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Is there a word for female necromancer (sorry for repeat of title, but stackexchange complained about lack of body)?

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You could always use the body to provide a short explanation of why you are looking for the word. (Many times, an O.P. doesn't see that as "necessary," but such context is often more helpful than one might initially assume. For example, in this case, I might offer different advice, depending on if you were writing a science-fiction book set on another planet, versus a fictional work set in the Middle Ages, versus a historical account of the Salem witch trials.) Just a thought. –  J.R. Feb 14 '13 at 10:13
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Necromancers are people, not men specifically. –  Matt Эллен Feb 14 '13 at 14:32
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Welcome to English Language & Usage. This question is not really an English Language & Usage question because it is incomplete. Please edit to explain why you are asking, provide context, and show the results of research you did before asking. Thanks. –  MετάEd Feb 14 '13 at 15:46
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@Kris er/or is not the issue. That has nothing to do with being male or female. –  Matt Эллен Feb 14 '13 at 15:51
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It looks like this question will get closed as General Reference. What is the general reference which answers it? –  Andrew Leach Feb 14 '13 at 17:09
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closed as general reference by Matt Эллен, MετάEd, cornbread ninja 麵包忍者, tchrist, Kristina Lopez Feb 14 '13 at 19:32

This question is too basic; it can be definitively and permanently answered by a single link to a standard internet reference source designed specifically to find that type of information.If this question can be reworded to fit the rules in the help center, please edit the question.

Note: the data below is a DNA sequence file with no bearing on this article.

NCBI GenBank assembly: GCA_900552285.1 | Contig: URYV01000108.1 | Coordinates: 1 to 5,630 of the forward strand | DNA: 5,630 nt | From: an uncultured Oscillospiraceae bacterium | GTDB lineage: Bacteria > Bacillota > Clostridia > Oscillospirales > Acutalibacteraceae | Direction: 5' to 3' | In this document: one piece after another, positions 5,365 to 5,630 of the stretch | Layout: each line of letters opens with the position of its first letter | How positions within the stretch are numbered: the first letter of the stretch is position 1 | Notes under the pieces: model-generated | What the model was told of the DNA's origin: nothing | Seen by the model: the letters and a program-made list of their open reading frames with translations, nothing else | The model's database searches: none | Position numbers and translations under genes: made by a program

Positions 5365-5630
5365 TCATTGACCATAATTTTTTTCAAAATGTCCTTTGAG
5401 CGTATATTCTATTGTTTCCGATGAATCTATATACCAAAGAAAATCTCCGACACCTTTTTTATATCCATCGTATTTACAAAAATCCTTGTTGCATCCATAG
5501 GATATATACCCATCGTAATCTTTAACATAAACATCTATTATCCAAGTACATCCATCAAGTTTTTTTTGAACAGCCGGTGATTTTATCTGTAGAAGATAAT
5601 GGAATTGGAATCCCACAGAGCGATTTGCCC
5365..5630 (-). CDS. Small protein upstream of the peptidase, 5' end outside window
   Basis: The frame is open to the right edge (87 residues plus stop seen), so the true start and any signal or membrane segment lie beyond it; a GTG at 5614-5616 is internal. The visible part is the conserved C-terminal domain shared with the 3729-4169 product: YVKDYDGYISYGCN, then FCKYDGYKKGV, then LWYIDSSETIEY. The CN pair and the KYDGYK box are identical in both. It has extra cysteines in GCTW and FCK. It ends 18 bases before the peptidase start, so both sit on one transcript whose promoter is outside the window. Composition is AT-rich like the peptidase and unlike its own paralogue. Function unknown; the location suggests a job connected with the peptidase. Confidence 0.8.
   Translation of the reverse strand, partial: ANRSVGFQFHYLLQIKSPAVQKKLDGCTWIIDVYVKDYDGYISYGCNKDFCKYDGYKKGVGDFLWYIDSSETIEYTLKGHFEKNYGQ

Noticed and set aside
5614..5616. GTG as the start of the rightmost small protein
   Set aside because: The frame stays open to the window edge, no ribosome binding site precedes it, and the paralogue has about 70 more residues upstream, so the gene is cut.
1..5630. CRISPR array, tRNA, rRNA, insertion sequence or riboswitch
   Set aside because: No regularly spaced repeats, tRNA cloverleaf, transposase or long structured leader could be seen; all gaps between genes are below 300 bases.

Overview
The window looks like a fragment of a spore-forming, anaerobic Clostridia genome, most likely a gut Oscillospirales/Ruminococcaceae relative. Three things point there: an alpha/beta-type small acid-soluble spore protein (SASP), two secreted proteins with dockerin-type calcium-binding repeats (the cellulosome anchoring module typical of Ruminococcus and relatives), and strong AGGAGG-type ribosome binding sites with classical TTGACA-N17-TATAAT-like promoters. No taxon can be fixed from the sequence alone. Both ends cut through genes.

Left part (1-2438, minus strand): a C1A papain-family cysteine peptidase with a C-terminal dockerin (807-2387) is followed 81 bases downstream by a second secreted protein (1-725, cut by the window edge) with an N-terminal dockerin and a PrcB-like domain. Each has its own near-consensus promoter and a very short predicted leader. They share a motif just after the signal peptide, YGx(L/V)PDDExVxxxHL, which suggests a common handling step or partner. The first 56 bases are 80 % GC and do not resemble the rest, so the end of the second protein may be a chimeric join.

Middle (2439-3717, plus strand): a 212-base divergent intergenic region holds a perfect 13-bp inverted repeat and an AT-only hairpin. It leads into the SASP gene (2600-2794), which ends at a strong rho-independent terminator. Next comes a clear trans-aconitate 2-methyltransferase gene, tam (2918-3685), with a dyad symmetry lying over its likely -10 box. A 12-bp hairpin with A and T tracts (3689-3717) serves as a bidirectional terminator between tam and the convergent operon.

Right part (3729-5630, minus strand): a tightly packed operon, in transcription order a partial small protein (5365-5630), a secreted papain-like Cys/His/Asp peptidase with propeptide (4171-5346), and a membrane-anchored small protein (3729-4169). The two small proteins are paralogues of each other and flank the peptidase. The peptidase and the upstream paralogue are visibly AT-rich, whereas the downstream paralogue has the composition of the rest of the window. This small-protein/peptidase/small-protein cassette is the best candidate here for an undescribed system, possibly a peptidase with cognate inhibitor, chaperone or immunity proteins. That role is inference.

3 Answers

up vote 4 down vote accepted

Yes, there is, and it's necromancer. Even OED gives no other form of the word ever having appeared in print in this use.

The adjectival form of -mancy or -mance is -mantic. As that introduces a t, a female form of the word could be plausibly invented, though: necromantrix. Note that this is faux Latin, because the true Latin form of the masculine version would be necromantor. Using -trix here is justifiably deplorable — not least because the necro- part is Greek.

The word has been adopted by a Canadian singer.

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If we're going to make up words, then necromantrix would be the one people would care to use because it sounds better than the others, despite the shatnez. I mean, come on, 'television', am I right? –  Mitch Feb 14 '13 at 14:41
    
@Mitch C P Scott on television –  Andrew Leach Feb 14 '13 at 14:46
    
There's no second r in the Danish band's name. So it's not the word. –  Kris Feb 15 '13 at 6:54
    
@Kris You're right. Oops. Corrected. –  Andrew Leach Feb 15 '13 at 7:38
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If you are writing the story, you can make up one to use ... like necromanseuse or something. (Modeled on dancer -> danseuse)

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It depends on just what you mean by necromancer.

It is often used for:

  1. One who performs divination by consulting the dead.
  2. One who magically raises the dead (often for divination, so overlapping with the previous).
  3. Magic-workers generally.

Sorceress and enchantress are female-specific terms within the third definition, as is one sense of hag.

Witch went through a brief period of being treated as usually female, though this is increasingly rare and likely to raise objections today. (If it's a fantasy-fiction use though, I personally as a male witch classify such uses as "things I probably won't have time today to care about either way.")

While voodooisant is often used in English for both sexes, sometimes the female-specific voodooisante is borrowed into English separately. On the other hand, since they've some particularly unfair associations with the second definition of necromancer that might be best avoided.

Circe has rare use as a synecdoche for female magic workers generally, rather than just that individual.

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And here I was, thinking that "neck romancer" was a person with a vampire fetish... –  MT_Head Feb 14 '13 at 17:07
    
@MT_Head that's not gender-specific either. Indeed, it seems to often be quite mixed with particularly non gender-specific preferences. ;) –  Jon Hanna Feb 14 '13 at 17:33
    
So... Team Edward, then? ;) –  MT_Head Feb 14 '13 at 17:40
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